Energy sector most vulnerable to corruption, Bulgarian President Plevneliev says

Bulgaria’s energy sector was the most susceptible to corrupt practices and needed urgent reform in order to “sever corrupt  dependencies”, President Rossen Plevneliev told a round-table discussion on July 4.

Plevneliev, alongside deputy prime ministers Meglena Kouneva and Roumyana Buchvarova, as well as Justice Minister Ekaterina Zaharieva, was at an event organised by the Centre for Study of Democracy, a non-governmental organisation that publishes annual surveys on the country’s fight against corruption and organised crime.

“Corruption exists in all countries in the European Union. Bulgaria is no exception and is among the EU countries that feel the strong negative effect of corruption because of the dark inheritance of communism,” Plevneliev said.

He said that despite some progress made in fighting graft, corruption remained “abnormally high” and weighed “as an additional tax on society.”

The energy sector was one area that was especially vulnerable to corruption, which undermined the country’s national security. “Bulgaria could not operate as a sovereign country and position itself as an efficient member of the EU and Nato if it does not liberalise its energy market,” Plevneliev said.

Bulgaria was still paying the price for the failed energy projects with Russia – three deals signed under Plevneliev’s predecessor, Georgi Purvanov, that ended up being cancelled at one point or another: the Bourgas-Alexandroupolis oil pipeline, the South Stream gas pipeline and the Belene nuclear power plant.

The Belene plant, especially, was “an astounding project, a symbol of anything but transparency, of the state supporting giant projects without economic impact assessments, without contracts,” Plevneliev said.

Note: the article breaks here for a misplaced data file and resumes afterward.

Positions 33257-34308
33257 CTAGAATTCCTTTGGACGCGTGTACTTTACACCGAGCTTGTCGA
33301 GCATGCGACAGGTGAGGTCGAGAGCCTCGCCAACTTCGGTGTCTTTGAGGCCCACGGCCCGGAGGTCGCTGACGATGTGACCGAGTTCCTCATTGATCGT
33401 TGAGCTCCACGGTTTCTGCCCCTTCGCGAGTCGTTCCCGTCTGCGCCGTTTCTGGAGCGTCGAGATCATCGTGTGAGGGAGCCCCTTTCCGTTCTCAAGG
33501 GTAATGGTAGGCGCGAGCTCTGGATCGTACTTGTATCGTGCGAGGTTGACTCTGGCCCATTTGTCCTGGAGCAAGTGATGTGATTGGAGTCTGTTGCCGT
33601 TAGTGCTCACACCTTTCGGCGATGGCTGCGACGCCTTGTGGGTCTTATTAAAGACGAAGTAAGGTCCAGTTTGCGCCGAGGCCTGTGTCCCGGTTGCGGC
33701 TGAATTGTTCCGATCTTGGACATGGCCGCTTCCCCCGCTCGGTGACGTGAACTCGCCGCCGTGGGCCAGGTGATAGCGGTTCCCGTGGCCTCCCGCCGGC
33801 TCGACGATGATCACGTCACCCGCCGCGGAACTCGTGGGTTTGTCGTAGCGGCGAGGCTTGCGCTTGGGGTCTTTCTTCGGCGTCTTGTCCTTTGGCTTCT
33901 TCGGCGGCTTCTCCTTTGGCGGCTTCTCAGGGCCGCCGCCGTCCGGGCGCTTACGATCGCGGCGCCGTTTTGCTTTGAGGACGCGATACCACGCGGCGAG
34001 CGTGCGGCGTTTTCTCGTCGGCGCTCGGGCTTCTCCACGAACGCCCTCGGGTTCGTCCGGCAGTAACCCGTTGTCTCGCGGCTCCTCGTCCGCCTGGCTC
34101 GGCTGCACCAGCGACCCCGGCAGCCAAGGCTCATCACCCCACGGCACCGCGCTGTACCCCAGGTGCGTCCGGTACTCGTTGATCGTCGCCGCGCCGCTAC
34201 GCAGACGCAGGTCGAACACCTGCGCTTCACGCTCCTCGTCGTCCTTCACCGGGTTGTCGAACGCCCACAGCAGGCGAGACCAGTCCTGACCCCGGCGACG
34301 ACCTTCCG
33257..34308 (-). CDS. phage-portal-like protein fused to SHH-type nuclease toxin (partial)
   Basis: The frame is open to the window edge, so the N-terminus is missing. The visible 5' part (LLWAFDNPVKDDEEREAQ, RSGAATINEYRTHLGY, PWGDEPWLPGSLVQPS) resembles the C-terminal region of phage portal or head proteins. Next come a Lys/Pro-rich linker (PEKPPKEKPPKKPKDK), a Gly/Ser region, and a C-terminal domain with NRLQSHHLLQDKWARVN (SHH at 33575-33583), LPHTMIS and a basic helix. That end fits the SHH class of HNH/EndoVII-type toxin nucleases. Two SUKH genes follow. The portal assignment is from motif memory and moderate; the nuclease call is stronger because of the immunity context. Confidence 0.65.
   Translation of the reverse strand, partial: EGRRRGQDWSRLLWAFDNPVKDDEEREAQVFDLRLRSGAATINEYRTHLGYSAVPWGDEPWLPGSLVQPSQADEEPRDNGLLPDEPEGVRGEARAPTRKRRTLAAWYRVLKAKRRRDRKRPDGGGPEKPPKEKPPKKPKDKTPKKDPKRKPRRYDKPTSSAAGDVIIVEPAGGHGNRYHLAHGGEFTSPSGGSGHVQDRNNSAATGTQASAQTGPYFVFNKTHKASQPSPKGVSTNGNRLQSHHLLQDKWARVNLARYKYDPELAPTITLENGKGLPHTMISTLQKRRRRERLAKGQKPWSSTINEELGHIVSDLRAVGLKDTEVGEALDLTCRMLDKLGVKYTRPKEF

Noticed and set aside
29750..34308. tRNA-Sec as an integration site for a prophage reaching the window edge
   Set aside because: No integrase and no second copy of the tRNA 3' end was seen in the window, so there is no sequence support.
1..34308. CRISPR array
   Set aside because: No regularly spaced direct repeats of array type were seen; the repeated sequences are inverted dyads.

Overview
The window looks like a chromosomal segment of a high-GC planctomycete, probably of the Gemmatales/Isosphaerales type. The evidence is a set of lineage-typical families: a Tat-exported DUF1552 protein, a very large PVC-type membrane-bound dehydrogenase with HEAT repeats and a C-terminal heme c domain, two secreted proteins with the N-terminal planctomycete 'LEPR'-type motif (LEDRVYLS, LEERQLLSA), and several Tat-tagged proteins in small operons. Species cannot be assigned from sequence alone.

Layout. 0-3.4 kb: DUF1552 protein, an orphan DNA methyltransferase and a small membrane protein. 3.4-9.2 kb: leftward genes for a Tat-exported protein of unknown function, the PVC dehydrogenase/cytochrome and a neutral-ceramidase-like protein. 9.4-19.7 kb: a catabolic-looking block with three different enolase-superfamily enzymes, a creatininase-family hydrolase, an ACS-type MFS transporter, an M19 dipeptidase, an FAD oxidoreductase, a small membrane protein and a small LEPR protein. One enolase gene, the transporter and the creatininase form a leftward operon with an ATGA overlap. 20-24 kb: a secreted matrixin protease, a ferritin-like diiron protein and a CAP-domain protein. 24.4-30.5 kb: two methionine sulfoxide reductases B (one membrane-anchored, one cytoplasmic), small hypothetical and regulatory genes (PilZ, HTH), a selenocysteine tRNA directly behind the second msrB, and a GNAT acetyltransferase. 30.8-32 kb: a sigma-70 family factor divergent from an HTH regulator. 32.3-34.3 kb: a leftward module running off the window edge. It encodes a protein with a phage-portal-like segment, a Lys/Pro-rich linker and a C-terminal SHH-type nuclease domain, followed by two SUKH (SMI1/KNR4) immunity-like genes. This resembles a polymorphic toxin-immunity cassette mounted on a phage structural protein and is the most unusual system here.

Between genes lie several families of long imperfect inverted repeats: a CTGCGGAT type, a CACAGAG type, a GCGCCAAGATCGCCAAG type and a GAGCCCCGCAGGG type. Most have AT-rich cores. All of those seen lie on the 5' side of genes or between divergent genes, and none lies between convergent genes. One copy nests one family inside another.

Plevneliev also offered words of support for the anti-corruption bill that MPs passed at first reading last week, saying that the fight against corruption required “missionary zeal and tireless efforts” and describing the draft law as the legal foundation for “public intolerance towards abuse of power”.

The bill – one of the signature initiatives of Deputy Prime Minister Meglena Kouneva – is meant to create a new government body to fight corruption and conflict of interest. It envisions the merger of the cabinet’s anti-corruption office Borkor and the conflict of interest commission, as well as parts of the National Audit Office that investigate elected officials’ asset declarations and the asset forfeiture commission, creating one single body to fight corruption and conflict of interest, but some of its provisions have come under criticism from opposition parties, one of Bulgaria’s high courts and NGOs.

Kouneva has said that the bill’s deficiencies could be fixed by amendments tabled between the two readings in Parliament, but Plevneliev warned that “there is no way for the anti-corruption law to be a product of political compromise and still work well enough to change the system. To fight corruption, one needs consensus, not compromise.”




The Sofia Globe staff

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